I buy all of my books from one of the local Poundland stores. I love reading and it feeds my soul. I love reading an eclectic mix of genres and although I get lots of light reading and Autobiographies, I also come across some real gems.
    Originally posted by sugarbaby125
    I agree completely about value for money, but don't expect to go into Poundland to find book gems - thats what chazzers are for! I'm not much into light / inconsequential reading but would like to hear of anything else you'd recommend that can be sourced from the Land of the Pound!

    Book 12:



    7/10. I didn't think much of this at first, but warmed to him when I realised he's the rarest of breeds - an American socialist! - so am glad I persevered with his essays as I quite enjoyed this book. He's not up there with Bill Bryson (in my estimation), but I'm now more inclined to listen to his stuff on R4.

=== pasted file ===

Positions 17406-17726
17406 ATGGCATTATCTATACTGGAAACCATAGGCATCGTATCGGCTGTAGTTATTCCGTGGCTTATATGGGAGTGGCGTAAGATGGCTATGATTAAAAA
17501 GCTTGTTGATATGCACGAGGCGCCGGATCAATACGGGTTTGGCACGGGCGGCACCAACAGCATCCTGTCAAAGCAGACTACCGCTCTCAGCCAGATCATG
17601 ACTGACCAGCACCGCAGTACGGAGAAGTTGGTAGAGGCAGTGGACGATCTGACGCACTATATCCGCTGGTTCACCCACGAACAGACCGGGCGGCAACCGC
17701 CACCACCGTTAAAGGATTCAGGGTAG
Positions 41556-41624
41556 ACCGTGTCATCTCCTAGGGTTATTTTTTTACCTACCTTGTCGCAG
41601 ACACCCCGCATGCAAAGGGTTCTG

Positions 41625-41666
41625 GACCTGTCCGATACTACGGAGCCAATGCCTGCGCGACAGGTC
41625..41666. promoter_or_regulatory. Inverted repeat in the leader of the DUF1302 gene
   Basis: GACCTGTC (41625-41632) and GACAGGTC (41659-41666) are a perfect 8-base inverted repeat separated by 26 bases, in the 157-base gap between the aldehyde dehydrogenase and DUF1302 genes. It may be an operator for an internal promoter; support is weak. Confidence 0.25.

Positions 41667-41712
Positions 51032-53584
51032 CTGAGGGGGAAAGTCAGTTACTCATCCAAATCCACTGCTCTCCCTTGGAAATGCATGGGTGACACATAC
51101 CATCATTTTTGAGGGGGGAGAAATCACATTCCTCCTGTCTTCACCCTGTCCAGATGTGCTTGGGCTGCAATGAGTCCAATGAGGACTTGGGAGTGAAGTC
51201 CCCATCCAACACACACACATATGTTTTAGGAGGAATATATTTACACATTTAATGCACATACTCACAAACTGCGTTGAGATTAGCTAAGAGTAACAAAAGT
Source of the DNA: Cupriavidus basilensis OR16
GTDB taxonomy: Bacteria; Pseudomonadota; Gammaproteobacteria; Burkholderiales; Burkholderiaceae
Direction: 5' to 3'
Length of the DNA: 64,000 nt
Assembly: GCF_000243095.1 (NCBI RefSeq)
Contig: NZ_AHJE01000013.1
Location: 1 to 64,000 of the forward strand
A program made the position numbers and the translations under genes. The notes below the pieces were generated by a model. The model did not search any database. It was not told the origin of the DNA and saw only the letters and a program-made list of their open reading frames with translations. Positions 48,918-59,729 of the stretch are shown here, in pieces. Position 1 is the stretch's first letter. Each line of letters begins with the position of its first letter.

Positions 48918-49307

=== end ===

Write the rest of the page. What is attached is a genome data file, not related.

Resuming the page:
Value-for-money-for-me-puhleeze!

    "No man is worth, crawling on the earth"- adapted from Bob Crewe and Bob Gaudio

    Hope is not a strategy ...A child is for life, not just 18 years....Don't get me started on the NHS, because you won't win...If in doubt, don't pull out... I love chaz-ing!
    • Callie22
    • By Callie22 21st Mar 17, 9:23 PM
    • 2,837 Posts
    • 7,557 Thanks
    Callie22
    7/10. I didn't think much of this at first, but warmed to him when I realised he's the rarest of breeds - an American socialist! - so am glad I persevered with his essays as I quite enjoyed this book. He's not up there with Bill Bryson (in my estimation), but I'm now more inclined to listen to his stuff on R4.
    Originally posted by VfM4meplse
    I'd never heard of David Sedaris until recently when he was mentioned in a Guardian article (I think ...) about the best comedy writers. The article recommended his book 'Me Talk Pretty One Day' which is, among other things, about his struggle to learn French. I read it and it really was one the funniest books that I've read in a long time - at times I was genuinely laughing out loud. I'd really recommend him if you're a fan of writers like Bill Bryson.
    Save
    • Spider In The Bath
    • By Spider In The Bath 21st Mar 17, 9:57 PM
    • 908 Posts
    • 2,672 Thanks
    Spider In The Bath